How New Media Changes Everything #1 Ė Being Prepared
By Chris Bowes, 8 July 2011
A journalist recently related an interesting incident to me that illustrates how companies are challenged by new media when it comes to PR.
The journalist asked to video an interview with a company executive at a major trade show, one of about half a dozen. But one of the companies couldnít do the interview right away. The executive had to ask permission to do the interview from head office, a process that took around 2 hours.
That doesnít sound too bad does it? Turning around an interview request in 2 hours?
But Iím not so sure that delaying an interview at a trade show is such a good idea. For a start, the journalist involved could easily have lost interest. While this didnít actually happen, they were certainly bemused at least, otherwise they wouldnít have been complaining to me in the first place.
Secondly, any perception they may have had that the executive concerned was senior and able to represent the organisation went out the window. After all, either the company wasnít sure the executive should be trusted to make a decision about talking to the media, or the executive wasnít sure whether he would be trusted by the organisation. Whichever it was, itís not exactly a ringing endorsement.
It reminds me of that old media training adage: "Always buy time in a crisis." While everyone knows that responding quickly to a crisis is paramount, itís even more important not to blow it in the first 5 minutes. Perhaps the executive was buying time to get his story straight. Almost certainly, he was being very careful to protect his right royal behind. But to quote FIFAís Sepp Blatter: "What is a crisis?" Certainly not being asked for an interview at a trade show. That is what is known in the PR trade as an opportunity.
So, on to my main and more substantive point. What if the person interviewing the executive was not a journalist at all? What if they were a blogger, vlogger or even just an avid tweeter? Would the executive still need to ask permission in order to talk to them?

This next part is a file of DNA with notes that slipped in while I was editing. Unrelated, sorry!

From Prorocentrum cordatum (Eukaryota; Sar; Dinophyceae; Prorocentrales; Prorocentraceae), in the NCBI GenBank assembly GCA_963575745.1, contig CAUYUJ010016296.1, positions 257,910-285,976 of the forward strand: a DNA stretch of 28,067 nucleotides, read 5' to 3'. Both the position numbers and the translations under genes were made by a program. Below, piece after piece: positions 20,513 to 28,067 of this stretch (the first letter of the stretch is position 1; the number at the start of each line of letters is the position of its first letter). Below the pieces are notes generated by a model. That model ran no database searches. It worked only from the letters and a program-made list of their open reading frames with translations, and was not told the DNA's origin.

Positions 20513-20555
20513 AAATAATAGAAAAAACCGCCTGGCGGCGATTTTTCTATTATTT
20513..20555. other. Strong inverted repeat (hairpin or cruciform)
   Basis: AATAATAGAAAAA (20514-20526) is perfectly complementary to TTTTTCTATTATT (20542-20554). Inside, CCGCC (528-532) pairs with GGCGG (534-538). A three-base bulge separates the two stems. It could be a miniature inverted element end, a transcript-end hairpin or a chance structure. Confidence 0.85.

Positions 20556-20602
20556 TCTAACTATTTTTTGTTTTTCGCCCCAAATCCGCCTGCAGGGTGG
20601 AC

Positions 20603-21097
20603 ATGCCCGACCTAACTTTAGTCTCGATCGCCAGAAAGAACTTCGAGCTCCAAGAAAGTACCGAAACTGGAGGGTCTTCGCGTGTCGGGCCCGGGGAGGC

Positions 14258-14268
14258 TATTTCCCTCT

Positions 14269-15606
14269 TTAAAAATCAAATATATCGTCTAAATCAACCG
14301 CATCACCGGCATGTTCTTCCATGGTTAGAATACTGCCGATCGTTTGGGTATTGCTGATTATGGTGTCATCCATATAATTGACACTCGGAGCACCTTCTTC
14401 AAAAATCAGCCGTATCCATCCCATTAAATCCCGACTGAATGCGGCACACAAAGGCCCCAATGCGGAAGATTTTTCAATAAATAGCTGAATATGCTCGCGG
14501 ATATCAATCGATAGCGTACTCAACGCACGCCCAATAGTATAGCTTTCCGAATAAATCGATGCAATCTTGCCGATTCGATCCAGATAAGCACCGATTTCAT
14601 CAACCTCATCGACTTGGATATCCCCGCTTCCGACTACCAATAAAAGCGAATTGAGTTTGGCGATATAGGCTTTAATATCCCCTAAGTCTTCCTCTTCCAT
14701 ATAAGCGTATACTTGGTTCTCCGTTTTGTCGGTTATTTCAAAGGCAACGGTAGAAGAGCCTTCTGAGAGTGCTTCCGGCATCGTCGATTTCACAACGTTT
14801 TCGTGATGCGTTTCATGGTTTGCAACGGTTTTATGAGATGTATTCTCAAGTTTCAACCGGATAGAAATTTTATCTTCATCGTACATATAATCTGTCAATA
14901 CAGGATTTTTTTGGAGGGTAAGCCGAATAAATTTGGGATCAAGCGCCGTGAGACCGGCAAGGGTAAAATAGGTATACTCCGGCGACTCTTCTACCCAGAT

Remember, this was happening at a trade show at the companyís stand. Imagine, someone come up to your stand and asks you a question about your companyís products. They have a smartphone Ė no great surprise, it was a technology exhibition. Before answering their questions, should you ask whether they are intending to post the answers online? Of course not! But whatís to stop them?
Whatís to stop anyone from asking the executive a series of questions and then posting the whole thing on the Internet? Nothing. So what is the executive supposed to do. Not answer any questions at a trade show? Or, perhaps, to only answer questions after asking permission from head office? "Just wait there, young man, while I have a chat to my superiors. Iíll get back to you shortly Ö or within two hours at least. Can I get the list of questions from you first, by the way?"
Itís an interesting thought experiment, if you like, illustrating the challenges companies face in dealing with social media. The bigger problem, of course, is that they are challenged in dealing with the media in general. The ubiquity and possibilities of social media just make it more glaringly obvious.